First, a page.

Hi everyone! This is my very first review of my very first Cannonball! And… it nearly sank my ship.
You know that thing people say about “when someone tells you who they are, believe them”? I should have taken that theory and applied it to this book. There’s a quote early on about the family whom this book revolves around: “There was nothing remarkable about the Whitshanks… But like most families, they imagined they were special.” The key word here is “imagined” because they aren’t at all special, and while stories about ordinary people are often some of my favorites, in this case it became an unpleasant slog of reading about the boring lives of medium-level jerks.
I have so many complaints.
First of all let me talk to you about the family. There are two parents and four grown children. They don’t alway get along but most of the time they do. There you go, that was it, that’s all I have to tell you! We’re reading about very standard characters here- the mother worries about her kids more than they realize! They keep secrets from each other, although the secrets aren’t really that dramatic! The father is sort of distant but basically a good guy! The middle child has always felt left out! Neat!
There are compelling stories to be told about stock characters, and not every book has to have a breathtaking dramatic arc, but in working so hard to make her characters average and relatable (to a certain socio-economic class at least- more on that later) the author ends up drawing very bland sketches. The family comes across as unknowable, which would make sense if they were just regular humans that I run into occasionally, but which is intensely frustrating if I just spent over 350 pages reading about their inner lives.
The family also comes across as a uniquely upper-middle-class-American brand of self-centered. The Whitshanks rent a beach house every summer, and have been doing so for 36 years, and there’s a family that rents the house next to theirs, and has been doing so for at least as long, during the same exact summer week. “The next-door people”, they call them. The Whitshanks have a fascination with the next-door people, they speculate on what their opinions of the Whitshanks might be and notice when one of the next-door family members doesn’t accompany the rest of the family… “they’re us, in a way,” says Whitshank matriarch Abby. And yet in decades of close vacation proximity, the two families have never exchanged a word. It’s like the next-door people are doppelgangers behind glass. To me this indicates a certain lack of curiosity and empathy that the entire family shares, and it’s really unsavory.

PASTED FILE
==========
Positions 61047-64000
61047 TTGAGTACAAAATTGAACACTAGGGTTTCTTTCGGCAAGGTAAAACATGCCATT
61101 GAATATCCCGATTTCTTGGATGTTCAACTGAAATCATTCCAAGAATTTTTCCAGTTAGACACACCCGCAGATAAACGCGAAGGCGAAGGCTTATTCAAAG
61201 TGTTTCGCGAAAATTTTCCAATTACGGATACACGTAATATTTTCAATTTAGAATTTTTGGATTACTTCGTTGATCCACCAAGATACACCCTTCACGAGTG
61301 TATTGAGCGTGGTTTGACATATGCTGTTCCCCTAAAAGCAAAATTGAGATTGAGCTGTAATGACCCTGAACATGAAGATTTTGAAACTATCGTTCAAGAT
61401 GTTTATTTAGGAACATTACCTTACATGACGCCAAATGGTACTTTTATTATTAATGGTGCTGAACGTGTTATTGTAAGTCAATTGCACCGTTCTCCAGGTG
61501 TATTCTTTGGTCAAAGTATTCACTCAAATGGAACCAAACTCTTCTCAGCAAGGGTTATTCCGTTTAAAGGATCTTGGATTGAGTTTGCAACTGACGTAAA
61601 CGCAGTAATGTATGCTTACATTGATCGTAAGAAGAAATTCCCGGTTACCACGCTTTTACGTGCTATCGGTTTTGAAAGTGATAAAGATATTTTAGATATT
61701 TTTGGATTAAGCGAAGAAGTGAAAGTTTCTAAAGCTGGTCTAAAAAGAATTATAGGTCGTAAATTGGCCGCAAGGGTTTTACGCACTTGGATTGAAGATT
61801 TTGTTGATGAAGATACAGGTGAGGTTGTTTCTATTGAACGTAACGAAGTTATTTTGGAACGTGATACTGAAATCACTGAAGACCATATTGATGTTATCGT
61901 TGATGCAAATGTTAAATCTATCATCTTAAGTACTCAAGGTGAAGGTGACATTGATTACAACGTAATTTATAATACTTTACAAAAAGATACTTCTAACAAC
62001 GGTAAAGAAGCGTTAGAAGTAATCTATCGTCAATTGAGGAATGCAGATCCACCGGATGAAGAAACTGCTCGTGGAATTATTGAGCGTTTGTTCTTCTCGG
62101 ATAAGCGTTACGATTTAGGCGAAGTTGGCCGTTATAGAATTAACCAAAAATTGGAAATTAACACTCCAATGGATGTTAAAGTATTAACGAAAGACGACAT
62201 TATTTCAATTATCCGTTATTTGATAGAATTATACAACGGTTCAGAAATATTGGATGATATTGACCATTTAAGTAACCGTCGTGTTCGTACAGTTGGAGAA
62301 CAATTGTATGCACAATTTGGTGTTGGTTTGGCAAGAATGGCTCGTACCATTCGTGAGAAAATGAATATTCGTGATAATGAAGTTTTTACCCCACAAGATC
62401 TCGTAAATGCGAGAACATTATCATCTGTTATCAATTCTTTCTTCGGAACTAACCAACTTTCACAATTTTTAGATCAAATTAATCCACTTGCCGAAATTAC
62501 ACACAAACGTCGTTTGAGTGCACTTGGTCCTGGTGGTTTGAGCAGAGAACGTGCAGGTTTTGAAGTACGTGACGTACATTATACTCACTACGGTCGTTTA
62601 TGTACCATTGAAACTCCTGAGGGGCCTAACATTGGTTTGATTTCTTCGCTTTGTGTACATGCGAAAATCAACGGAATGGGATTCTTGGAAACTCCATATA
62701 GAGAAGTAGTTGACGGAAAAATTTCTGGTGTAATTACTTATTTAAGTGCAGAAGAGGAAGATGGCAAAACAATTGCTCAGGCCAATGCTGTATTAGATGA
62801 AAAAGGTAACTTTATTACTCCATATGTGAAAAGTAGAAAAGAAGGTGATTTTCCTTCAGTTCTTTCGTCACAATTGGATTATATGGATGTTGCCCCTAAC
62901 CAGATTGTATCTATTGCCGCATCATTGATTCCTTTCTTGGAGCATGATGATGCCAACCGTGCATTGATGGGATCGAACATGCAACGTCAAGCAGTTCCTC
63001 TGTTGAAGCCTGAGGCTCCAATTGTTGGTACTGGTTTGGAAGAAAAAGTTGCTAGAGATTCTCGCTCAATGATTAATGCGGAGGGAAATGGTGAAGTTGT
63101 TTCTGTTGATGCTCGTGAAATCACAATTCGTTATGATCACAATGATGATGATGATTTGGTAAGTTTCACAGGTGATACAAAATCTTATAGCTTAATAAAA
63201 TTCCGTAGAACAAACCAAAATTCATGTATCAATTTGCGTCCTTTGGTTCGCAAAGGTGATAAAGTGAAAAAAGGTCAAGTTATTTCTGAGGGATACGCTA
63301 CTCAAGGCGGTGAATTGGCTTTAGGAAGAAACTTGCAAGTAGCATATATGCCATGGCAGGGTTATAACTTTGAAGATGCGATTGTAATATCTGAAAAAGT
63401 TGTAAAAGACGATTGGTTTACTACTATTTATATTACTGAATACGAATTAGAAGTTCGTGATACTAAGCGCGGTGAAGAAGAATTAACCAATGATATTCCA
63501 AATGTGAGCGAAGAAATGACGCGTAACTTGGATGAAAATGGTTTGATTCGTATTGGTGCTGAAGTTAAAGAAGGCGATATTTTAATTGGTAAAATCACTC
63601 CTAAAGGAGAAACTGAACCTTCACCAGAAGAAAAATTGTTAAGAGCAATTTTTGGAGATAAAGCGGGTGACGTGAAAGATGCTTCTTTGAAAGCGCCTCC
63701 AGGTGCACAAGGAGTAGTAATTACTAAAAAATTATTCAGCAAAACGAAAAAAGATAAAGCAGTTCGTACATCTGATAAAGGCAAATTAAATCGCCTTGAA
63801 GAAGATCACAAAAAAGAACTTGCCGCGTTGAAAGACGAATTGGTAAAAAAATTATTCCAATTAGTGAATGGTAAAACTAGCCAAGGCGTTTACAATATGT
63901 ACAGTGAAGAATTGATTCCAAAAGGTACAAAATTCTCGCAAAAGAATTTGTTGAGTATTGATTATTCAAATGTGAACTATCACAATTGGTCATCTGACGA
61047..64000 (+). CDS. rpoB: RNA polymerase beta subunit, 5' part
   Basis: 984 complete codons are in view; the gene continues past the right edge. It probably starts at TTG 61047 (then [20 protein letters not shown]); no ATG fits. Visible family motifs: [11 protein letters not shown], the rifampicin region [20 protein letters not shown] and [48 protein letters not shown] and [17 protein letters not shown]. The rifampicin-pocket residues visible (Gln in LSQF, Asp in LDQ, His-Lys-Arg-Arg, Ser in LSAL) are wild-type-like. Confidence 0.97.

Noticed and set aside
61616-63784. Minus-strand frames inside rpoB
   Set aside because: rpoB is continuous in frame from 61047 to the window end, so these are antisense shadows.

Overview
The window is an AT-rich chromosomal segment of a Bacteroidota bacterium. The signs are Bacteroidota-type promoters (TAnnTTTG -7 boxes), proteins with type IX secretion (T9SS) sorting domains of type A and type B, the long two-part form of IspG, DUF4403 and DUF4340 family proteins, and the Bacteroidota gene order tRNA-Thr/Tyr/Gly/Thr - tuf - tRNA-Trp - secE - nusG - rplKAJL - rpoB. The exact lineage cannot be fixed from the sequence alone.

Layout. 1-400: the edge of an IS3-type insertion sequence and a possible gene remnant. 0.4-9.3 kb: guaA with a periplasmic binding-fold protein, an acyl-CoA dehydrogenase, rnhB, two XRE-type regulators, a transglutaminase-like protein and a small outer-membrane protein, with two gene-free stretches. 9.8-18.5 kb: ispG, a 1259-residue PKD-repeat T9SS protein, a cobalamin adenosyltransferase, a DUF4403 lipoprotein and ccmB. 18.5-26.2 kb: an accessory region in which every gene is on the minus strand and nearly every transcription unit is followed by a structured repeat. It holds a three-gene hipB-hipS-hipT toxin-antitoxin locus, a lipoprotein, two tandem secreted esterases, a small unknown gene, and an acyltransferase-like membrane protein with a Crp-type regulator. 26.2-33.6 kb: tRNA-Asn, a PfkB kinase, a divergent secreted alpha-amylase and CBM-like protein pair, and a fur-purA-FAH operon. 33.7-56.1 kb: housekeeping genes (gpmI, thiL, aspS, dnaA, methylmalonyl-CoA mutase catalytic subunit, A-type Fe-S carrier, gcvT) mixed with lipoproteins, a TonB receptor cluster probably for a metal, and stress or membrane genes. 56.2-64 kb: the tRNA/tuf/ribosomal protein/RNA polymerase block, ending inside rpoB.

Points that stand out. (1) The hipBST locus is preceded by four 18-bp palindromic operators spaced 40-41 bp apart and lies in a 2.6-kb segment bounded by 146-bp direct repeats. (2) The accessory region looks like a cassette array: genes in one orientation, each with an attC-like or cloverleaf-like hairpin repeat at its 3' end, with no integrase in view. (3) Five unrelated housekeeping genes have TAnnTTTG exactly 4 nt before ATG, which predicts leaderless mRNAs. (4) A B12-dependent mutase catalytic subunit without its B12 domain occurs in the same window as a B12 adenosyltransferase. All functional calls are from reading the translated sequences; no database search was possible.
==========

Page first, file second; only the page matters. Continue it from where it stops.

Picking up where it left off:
I found the format jarring. The first two-thirds of the book takes place essentially in the present. Then it abruptly shifts to 1959 for a bit, so we can get a glimpse at how Mr. and Mrs. Whitshank fell in love, and then we head back even further to get caught up on the early days of Mr. Whitshank’s parents’ extremely off-putting relationship. It’s meant to be enlightening as to the characters I suppose, but I didn’t find that to be the case. The last part especially felt more like, “so you just found out what a gross jerk this tertiary character is, now let’s take a deep dive into what his earlier life was like! Wheee!”
I have one other major problem with the “they’re us, in a way,” statement that I mentioned earlier. This sentiment clearly represents what the author intends for her readers to feel about the Whitshanks. Whether you like them or not, whether you find them compelling or not, I believe the author’s purpose is to allow the reader to relax into a familiar story about familiar people. And that might be exactly what many readers are able to do, based on the rave reviews I’ve read for this book. But that would only be possible if you are of a very specific background, specifically white and privileged. Not just that- white, privileged, and unquestioning. There is some very basic discussion of race, in the sense that people in the past were openly racist, and for the most part anyone who is an outsider is treated as comic relief. I don’t mean to sound strident, but there is an indifference to circumstance and a distinct lack of perspective to this story that makes it feel like a fossil.
I say this not to come across as judgmental of people who like this book, and especially not of people who love this author, because everyone likes what they like and I’m all for it! But I’m baffled at the accolades this book received from high profile outlets like the NYT Book Review and the Washington Post. It was an Amazon book of the month. It was recommended to me by someone I really respect as “essential reading for anyone who’s a mother”. And I honestly just don’t get it. I know that Anne Tyler has written a ton of other books and I know a ton of people that love them, so maybe some of her earlier stuff would work better for me. Maybe it’s my age- there is a strong odor of Baby Boomer narcissism to the plot, and particularly to the Whitshank parents, that I tend to bristle against automatically. No offense, Baby Boomers.
I’m giving this two stars because there are some great sentences in here, and some honest depictions of the feelings and experiences that shadow the interactions of parents and adult children. These bright spots make me sad that such a heavy blanket of blandness smothered the spark of something enjoyable. I’m glad I signed up for the challenge to keep me motivated, otherwise this could have been one of those books that bludgeoned my love of reading and kept me from starting a new book for a couple of months. I’m going to make sure that next time there’s more to love!